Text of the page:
Local delivery system of cytotoxic agents to tumors by focused sonoporation

K. Iwanaga, K. Tominaga, K. Yamamoto, M. Habu, H. Maeda, S. Akifusa, T. Tsujisawa, T. Okinaga, J. Fukuda, T. Nishihara

Research output: Contribution to journalArticlepeer-review

123 Citations (Scopus)


Recently, ultrasound-targeting microbubble destruction has been employed in molecular gene therapy, and a new potent nonviral gene transfer method known as 'sonoporation' has been developed. We investigated the efficiency of sonoporation toward growth inhibition of human gingival squamous carcinoma cell line, Ca9-22, in vitro and in vivo. The cytotoxicity of bleomycin (BLM) was investigated using flow-cytometric analysis and Hoechst's staining in vitro assay systems. We found that the delivery of BLM by sonoporation induced cytotoxic effect toward Ca9-22 cells in vitro. Our in vivo results showed that tumors nearly disappeared in Ca9-22 cell-implanted nude KSN/slc mice treated with a low dose of BLM followed by sonoporation during the 4-week experimental period. Histological analysis revealed that the cytotoxic effect was mainly apoptosis. We previously reported that the cytolethal distending toxin B (cdtB) from Actinobacillus actinomycetemcomitans, a periodontopathic bacterium, is responsible for cell cycle arrest and apoptosis in vitro. Thus, we used sonoporation to transfect a cdtB-expressing plasmid into Ca9-22 cells and examined cell viability in vitro and in vivo. We found that an administration of cdtB-expressing plasmid followed by sonoporation-induced marked growth inhibition of Ca9-22 cells and apoptotic cells were also observed in vitro and in vivo. These findings suggest that local administration of cytotoxic agents with sonoporation is a useful method for molecular cancer therapy.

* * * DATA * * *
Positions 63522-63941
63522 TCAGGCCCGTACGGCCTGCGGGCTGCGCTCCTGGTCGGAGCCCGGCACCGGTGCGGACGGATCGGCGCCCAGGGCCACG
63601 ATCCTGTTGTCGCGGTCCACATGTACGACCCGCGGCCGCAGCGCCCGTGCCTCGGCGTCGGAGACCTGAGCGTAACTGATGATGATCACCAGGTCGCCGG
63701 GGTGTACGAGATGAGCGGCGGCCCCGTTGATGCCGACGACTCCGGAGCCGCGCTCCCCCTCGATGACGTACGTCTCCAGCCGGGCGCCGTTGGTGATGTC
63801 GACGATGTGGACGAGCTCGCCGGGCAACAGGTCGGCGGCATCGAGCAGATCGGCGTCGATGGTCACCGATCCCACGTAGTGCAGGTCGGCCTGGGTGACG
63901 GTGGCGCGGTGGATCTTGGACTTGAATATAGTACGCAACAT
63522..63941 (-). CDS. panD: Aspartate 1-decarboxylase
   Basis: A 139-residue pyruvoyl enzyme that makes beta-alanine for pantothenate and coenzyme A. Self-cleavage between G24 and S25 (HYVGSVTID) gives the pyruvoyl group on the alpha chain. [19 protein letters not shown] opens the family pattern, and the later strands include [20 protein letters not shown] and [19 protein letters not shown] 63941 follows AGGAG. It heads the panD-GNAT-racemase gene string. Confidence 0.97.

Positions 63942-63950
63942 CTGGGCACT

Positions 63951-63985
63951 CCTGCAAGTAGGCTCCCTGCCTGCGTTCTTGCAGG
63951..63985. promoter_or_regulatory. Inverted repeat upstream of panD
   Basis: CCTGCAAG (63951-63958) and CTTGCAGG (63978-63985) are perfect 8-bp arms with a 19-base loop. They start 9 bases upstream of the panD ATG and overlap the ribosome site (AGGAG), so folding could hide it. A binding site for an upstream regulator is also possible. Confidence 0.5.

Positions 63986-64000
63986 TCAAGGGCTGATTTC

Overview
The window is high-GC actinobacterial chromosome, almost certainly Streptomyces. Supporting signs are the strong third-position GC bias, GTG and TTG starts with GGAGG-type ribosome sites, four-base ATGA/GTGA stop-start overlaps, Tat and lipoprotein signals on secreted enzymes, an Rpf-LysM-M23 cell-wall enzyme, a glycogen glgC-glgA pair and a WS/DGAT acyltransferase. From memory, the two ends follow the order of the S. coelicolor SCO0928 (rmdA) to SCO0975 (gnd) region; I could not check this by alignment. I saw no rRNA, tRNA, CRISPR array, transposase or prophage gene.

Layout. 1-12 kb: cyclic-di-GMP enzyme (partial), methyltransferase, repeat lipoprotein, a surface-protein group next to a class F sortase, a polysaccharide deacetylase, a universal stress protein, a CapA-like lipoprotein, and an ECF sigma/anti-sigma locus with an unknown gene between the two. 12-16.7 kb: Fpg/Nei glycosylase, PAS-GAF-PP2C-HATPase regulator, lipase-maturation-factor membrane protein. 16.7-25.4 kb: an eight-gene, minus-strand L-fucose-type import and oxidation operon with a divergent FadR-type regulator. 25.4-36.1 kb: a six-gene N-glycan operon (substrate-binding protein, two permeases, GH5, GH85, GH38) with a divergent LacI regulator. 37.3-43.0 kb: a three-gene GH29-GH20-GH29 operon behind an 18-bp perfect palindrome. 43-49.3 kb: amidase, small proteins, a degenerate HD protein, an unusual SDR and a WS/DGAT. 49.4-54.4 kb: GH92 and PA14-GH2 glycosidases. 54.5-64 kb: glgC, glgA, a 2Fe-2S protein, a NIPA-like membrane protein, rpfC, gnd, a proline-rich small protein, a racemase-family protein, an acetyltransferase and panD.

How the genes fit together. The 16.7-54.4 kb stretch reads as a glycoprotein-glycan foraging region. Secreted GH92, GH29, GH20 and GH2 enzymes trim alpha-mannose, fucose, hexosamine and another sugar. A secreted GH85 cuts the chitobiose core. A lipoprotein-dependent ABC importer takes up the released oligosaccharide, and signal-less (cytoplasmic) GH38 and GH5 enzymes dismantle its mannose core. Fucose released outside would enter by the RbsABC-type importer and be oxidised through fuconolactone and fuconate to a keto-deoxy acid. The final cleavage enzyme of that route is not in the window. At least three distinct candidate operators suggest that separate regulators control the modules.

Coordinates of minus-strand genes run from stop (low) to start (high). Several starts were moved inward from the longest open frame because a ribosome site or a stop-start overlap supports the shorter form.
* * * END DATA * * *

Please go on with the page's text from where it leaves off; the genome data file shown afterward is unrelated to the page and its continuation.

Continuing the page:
Original languageEnglish
Pages (from-to)354-363
Number of pages10
JournalCancer Gene Therapy
Issue number4
Publication statusPublished - 2007 Apr
Externally publishedYes


  • Apoptosis
  • In vivo transfection
  • Sonoporation
  • Squamous cell carcinoma

ASJC Scopus subject areas

  • Molecular Medicine
  • Molecular Biology
  • Cancer Research


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